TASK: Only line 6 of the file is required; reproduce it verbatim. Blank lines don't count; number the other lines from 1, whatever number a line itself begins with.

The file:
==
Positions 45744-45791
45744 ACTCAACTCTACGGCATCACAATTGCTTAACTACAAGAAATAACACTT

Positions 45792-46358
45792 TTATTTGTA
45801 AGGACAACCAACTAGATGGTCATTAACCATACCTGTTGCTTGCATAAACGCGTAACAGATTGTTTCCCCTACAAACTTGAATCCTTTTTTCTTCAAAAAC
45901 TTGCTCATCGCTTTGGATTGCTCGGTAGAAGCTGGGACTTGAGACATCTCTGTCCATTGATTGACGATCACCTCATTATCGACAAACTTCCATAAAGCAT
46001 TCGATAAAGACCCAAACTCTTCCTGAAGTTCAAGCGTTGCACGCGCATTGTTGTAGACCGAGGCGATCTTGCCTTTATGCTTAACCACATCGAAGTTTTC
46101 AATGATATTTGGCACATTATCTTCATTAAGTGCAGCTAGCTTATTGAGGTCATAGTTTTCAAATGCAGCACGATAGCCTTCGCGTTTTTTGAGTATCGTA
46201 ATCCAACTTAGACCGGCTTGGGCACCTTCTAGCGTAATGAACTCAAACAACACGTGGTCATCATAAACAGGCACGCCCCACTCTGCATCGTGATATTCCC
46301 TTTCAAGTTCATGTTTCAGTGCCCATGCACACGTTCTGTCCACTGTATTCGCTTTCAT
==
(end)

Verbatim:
45901 TTGCTCATCGCTTTGGATTGCTCGGTAGAAGCTGGGACTTGAGACATCTCTGTCCATTGATTGACGATCACCTCATTATCGACAAACTTCCATAAAGCAT